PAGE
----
NTSB Identification: LAX01FA036.
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Accident occurred Sunday, November 05, 2000 in TEEC NOS POS, AZ
Probable Cause Approval Date: 02/20/2002
Aircraft: Piper PA28-200, registration: N3032R
Injuries: 2 Fatal.

NTSB investigators either traveled in support of this investigation or conducted a significant amount of investigative work without any travel, and used data obtained from various sources to prepare this aircraft accident report.

A Safety Board staff meteorologist performed a weather analysis for the flight. Airmet's for instrument flight rules, mountain obscuration, turbulence, and icing were valid for all portions of the airplane's flight route. The airplane brokeup in flight. The pilot contacted the FAA Prescott Automated Flight Service Station (AFSS) by telephone from Page, Arizona, at 1306, and requested a forecast for Pueblo, Colorado. The forecast was for winds gusting to 30 knots; showers in the vicinity; scattered clouds at 4,000 agl; broken clouds at 7,000 agl; lowering clouds after 1700; and an increase in occasional rain and snow showers. The pilot was issued an Airmet for icing in Colorado mountain obscuration, and from Phoenix to Denver, turbulence from the surface to 39,000 feet. During the briefing the pilot told the briefer that he was "trapped in Page, trying to get back the Denver; when does it look like the system is going to clear out a little, do you have any information on that?" At 1420, the pilot contacted the Prescott AFSS by radio over Kayenta, Arizona, about 60 miles west of the accident site. He requested, and was given, the current weather conditions at Grand Junction and Farmington, New Mexico. He requested three other locations in Colorado; all were marginal for visual flight. At 1425, the pilot told the briefer "we'll be heading the southern route." The pilot did not file a flight plan. On November 6, at 1155, the Air Force Rescue Coordination Center (AFRCC) provided notification of an emergency crash locator beacon signal. Subsequently the wreckage was located at 1845, in the Carrizo Mountains, at an elevation of about 8,610 feet msl, approximately 51 nautical miles on the 260-degree radial from the Farmington VOR navigational facility. According to accident flight reconstruction information, the airplane departed Broomfield, Colorado, on November 3, and was returning the day of the accident. The pilot had not told the flying club operator of his intended destination, only that he would be back with the plane on the 5th about 1800. The airplane was refueled at North Las Vegas, on November 4, and at Page on November 5. According to fuel service witness information at Page, the airplane made a fuel stop and departed. The fuel invoice was paid at 1338. According to the flying club, it is their written and member signed policy to require all members to file flight plans for flights over 50 nautical miles or more, and all cross-country flight destinations are to be given to the operator. Information recovered from a notepad found in the wreckage documented a flight route from Broomfield (Jeffco), Monarch Pass, Blue Mesa, Dove Creek, Page, and Las Vegas, for a total distance of 545 miles.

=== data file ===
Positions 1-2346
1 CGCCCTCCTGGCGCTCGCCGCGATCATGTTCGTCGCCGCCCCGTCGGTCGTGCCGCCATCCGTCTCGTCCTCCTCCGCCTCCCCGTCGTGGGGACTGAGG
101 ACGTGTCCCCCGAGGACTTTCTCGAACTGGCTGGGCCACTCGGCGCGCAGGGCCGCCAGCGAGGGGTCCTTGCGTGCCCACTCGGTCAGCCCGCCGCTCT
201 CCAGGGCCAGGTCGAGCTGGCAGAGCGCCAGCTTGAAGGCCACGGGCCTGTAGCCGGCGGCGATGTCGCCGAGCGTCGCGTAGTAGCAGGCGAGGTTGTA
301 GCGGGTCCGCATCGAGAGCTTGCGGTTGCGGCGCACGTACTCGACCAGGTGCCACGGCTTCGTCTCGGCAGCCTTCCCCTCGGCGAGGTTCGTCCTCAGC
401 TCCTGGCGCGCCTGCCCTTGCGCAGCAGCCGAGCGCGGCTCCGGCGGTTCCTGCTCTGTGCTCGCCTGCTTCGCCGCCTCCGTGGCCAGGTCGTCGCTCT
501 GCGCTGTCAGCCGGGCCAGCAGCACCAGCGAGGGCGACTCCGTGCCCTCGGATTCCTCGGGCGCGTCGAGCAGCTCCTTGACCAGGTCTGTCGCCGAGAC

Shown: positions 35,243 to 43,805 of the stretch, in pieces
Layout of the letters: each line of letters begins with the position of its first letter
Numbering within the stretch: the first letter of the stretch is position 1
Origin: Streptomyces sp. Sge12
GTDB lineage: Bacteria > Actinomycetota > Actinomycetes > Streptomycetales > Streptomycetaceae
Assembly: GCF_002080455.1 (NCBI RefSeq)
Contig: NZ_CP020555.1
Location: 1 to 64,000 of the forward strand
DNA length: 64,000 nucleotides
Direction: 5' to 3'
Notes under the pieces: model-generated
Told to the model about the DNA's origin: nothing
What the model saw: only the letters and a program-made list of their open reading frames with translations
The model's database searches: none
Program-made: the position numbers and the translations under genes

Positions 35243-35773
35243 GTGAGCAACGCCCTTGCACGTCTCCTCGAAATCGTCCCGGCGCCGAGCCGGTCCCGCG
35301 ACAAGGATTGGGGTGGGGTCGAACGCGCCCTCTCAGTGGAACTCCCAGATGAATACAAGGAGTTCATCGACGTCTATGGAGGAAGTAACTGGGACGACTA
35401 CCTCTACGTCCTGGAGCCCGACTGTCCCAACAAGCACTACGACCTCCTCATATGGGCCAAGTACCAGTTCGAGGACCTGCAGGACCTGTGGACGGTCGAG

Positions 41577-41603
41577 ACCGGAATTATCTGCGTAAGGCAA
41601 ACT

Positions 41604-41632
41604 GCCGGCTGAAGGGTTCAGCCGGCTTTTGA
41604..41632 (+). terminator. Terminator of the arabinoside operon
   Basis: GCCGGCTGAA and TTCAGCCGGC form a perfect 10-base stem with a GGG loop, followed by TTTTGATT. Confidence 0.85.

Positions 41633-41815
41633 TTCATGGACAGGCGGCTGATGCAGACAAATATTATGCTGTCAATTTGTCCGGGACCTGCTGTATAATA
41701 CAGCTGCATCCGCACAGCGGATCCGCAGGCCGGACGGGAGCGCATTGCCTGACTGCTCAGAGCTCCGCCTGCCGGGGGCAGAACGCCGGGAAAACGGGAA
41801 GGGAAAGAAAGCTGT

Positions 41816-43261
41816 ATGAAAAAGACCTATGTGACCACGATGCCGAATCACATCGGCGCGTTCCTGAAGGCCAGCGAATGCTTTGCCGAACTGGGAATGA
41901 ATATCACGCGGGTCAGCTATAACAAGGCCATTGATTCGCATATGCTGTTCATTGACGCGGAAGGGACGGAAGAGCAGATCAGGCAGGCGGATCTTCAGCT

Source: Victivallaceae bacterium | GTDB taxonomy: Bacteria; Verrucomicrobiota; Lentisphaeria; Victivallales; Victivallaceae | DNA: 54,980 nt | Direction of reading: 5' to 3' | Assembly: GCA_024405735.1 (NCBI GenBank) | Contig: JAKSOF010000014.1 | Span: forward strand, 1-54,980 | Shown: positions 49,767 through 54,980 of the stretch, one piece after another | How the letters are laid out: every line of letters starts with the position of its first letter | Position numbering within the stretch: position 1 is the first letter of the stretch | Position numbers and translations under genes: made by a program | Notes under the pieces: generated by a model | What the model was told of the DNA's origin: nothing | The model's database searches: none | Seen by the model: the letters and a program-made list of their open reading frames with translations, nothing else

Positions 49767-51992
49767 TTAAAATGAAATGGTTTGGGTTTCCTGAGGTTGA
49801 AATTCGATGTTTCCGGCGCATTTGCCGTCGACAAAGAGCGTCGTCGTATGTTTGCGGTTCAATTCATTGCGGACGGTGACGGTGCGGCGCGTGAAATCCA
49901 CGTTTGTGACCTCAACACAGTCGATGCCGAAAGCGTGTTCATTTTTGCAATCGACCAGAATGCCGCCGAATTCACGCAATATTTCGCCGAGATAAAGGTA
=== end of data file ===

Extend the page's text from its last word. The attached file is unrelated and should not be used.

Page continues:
The National Transportation Safety Board determines the probable cause(s) of this accident to be:

In-flight loss of control resulting in airframe structural failure. Contributing to the accident was the pilot's inadvertant visual flight into instrument meteorological conditions.

Full narrative available

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